Like thousands of other Canadians last week, Krista Kitchen was headed home for the holidays. Flying into Fredericton from Toronto aboard Air Canada Flight 646, the 23-year-old University of Western Ontario student was looking forward to Christmas with family and
friends. But shortly before midnight on Dec. 16, as the plane descended through dense fog at Fredericton airport, Kitchen heard a loud bang, then felt the plane sway violently side-to-side. Suddenly, the cabin lights went out, plunging her and 38 other passengers into a terrifying darkness. In the next few seconds, the commuter jet skidded off the runway, plowing through snow and clipping trees before coming to a shuddering halt in a wooded area near the airstrip. Miraculously, none of the passengers or crew was killed, and most, including Kitchen, were able to slide to safety down the wingtips of the plane into kneedeep snow. “I’m very grateful to be alive,” said Kitchen the day after her ordeal. “It could have been so much worse.”
That view was echoed by Joe Jackson, lead investigator of a 15-member Transportation Safety Board team. After his first look at the mostly intact jet— including the eerie sight of a fir tree sticking out of the top of the fuselage near the front of the plane—Jackson told reporters: “We were just a smidgen away from having 40 people dead.” At a time of year when air traffic is at its peak, the images of such a narrowly averted tragedy were disturbing enough. But even more troubling was that the crash followed two fatal mishaps: the Dec. 7 midair collision
of two Cessna aircraft near Mascouche, Que., that left four dead, and the Dec. 9 crash of a twin-engine Embraer in Little Grand Rapids, Man., that killed four others. The accidents, all at airports bereft of air traffic controllers, left many asking how safe Canada’s sides are. In the wake of the Fredericton crash, federal Transportation Minister David Col-
lenette sought to allay fears. “I want to confirm to Canadians that we have one of the safest air traffic systems in the world,” he said. His department later released statistics showing that the accident rate had steadily declined over the past decade, to 8.9 per 100,000 hours flown in 1996 from 14.1 per
100,000 in 1987. But critics charged that Ottawa’s determination to pare costs through deregulation and privatization of the air industry is putting travellers at risk. In particular, the series of accidents brought renewed attention to a 1995 decision by Transport Canada to transfer federal control of the air traffic control system to a nonprofit corporation, Nav Canada—a move designed to save Ottawa more than $200 million a year. Said David Glastonbury, president of the Transport 2000 lobby group: “You have to wonder whether we’ve cut too much.”
Air Canada came in for its own share of criticism the day after the crash when it painted over its logo on the Bombardierbuilt Canadair Regional jet. A spokeswoman for the airline explained that removing the logo was standard practice after a crash: “The aircraft no longer belongs to Air Canada; it is now in the possession of the insurance underwriter.”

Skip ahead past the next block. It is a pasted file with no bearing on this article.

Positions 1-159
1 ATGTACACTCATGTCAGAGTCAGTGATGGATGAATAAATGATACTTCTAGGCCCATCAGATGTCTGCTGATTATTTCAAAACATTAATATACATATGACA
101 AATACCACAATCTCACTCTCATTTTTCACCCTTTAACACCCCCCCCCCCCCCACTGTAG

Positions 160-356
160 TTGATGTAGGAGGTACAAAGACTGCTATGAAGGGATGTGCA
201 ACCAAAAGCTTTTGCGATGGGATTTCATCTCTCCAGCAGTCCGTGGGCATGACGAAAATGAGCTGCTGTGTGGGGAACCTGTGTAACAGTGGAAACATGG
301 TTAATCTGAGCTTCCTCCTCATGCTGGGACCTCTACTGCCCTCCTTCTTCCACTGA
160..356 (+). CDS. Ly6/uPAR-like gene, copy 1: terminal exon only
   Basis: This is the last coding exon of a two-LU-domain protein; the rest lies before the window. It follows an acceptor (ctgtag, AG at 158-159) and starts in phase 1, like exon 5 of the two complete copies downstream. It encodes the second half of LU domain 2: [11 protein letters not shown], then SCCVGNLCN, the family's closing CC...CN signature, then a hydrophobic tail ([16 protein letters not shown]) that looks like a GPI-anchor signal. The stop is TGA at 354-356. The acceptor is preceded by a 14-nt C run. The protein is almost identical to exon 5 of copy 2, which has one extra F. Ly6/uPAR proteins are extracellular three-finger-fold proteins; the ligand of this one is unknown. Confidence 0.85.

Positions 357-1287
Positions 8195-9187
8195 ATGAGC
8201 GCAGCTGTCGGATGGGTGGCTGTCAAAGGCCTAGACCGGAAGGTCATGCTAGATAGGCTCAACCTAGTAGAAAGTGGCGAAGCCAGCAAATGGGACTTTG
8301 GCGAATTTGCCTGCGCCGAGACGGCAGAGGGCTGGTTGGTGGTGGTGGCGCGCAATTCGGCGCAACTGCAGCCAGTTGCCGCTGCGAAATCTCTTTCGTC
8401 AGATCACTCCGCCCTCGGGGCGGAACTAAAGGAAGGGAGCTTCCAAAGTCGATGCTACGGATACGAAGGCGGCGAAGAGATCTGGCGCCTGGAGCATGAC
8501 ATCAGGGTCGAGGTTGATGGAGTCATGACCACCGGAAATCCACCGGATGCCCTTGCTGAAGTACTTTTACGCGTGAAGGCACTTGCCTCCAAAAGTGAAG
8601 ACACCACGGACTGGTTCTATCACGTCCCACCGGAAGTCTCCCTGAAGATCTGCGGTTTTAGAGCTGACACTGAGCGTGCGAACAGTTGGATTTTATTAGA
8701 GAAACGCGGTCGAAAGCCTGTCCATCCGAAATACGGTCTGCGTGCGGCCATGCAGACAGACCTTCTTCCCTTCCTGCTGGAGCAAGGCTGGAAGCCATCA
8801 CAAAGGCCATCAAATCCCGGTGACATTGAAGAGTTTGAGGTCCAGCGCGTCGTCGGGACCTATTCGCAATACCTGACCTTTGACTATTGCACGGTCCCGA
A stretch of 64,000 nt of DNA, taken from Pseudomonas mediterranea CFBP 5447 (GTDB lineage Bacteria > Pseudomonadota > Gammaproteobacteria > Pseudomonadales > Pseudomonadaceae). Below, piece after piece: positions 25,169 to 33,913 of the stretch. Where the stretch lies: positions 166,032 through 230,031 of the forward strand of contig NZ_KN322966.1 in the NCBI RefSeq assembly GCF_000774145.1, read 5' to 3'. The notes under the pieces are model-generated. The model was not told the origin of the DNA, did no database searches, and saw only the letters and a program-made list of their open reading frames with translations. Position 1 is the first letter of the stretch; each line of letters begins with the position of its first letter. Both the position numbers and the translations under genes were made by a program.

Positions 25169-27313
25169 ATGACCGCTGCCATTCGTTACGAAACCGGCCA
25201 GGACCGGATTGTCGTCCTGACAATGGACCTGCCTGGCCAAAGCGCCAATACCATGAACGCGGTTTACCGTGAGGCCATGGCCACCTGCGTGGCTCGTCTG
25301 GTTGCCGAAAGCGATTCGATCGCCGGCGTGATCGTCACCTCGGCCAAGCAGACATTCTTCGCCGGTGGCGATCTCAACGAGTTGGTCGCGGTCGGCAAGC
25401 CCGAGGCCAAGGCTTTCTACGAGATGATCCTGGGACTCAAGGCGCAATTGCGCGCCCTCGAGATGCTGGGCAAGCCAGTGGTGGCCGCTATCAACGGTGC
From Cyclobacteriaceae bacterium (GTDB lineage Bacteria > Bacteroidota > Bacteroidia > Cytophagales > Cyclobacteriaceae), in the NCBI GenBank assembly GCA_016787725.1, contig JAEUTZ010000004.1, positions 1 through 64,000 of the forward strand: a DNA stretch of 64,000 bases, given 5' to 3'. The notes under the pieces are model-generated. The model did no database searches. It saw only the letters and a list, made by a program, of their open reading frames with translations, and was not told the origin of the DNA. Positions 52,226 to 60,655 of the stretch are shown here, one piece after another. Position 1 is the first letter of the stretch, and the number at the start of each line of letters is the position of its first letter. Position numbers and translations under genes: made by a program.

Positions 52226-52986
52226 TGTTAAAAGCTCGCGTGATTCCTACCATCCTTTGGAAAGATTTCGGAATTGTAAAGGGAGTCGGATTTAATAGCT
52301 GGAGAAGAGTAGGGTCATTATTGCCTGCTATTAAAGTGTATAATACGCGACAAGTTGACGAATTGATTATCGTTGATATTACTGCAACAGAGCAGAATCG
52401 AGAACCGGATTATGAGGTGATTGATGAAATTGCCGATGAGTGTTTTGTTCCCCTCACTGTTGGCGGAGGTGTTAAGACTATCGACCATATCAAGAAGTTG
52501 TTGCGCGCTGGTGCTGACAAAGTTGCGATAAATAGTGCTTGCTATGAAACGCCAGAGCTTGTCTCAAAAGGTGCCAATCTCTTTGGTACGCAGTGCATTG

Ottawa’s downsizing efforts have included a move to replace air traffic control towers at smaller airports—including Fredericton’s— with cheaper flight servicing stations. Nav Can spokesmen stressed that the flight ser-
vice specialist on duty provided Air Canada 646 with the same information about runway and weather conditions as an air traffic controller would at a larger airport. In either case, it is up to the pilot to make the final call on whether to land. Investigators said last week that the pilot, Donald MacFarlane, intended to land, but changed his mind at the last moment. As he tried to abort, the plane’s right wing hit the runway.
It took emergency crews about 20 minutes to reach the crash site—about one kilometre from the terminal—a response time that Transport Canada says was reasonable given the snow, fog and darkness. But for the passengers—some of whom began to walk towards the terminal before the rescue team arrived while others huddled in the woods—it seemed like an eternity. Kitchen recalls that there was a smell of jet fuel, prompting fears the plane might explode. She could also hear cries from inside the plane, where at least
six people remained pinned under seats and debris. It took until 2:30 a.m. to free the last of the passengers. In all, 35 people were treated for injuries ranging from broken limbs to cuts and bruises. At week’s end, nine remained in hospital. Meanwhile, Air Canada offered all passengers $5,000 for their “trauma and stress”—a
move some lawyers saw as an attempt to ward off lawsuits. As traumatic as the experience had been, for most of the survivors last week was also a time to count blessings. Said Kitchen: “At this point, you have to move forward.”
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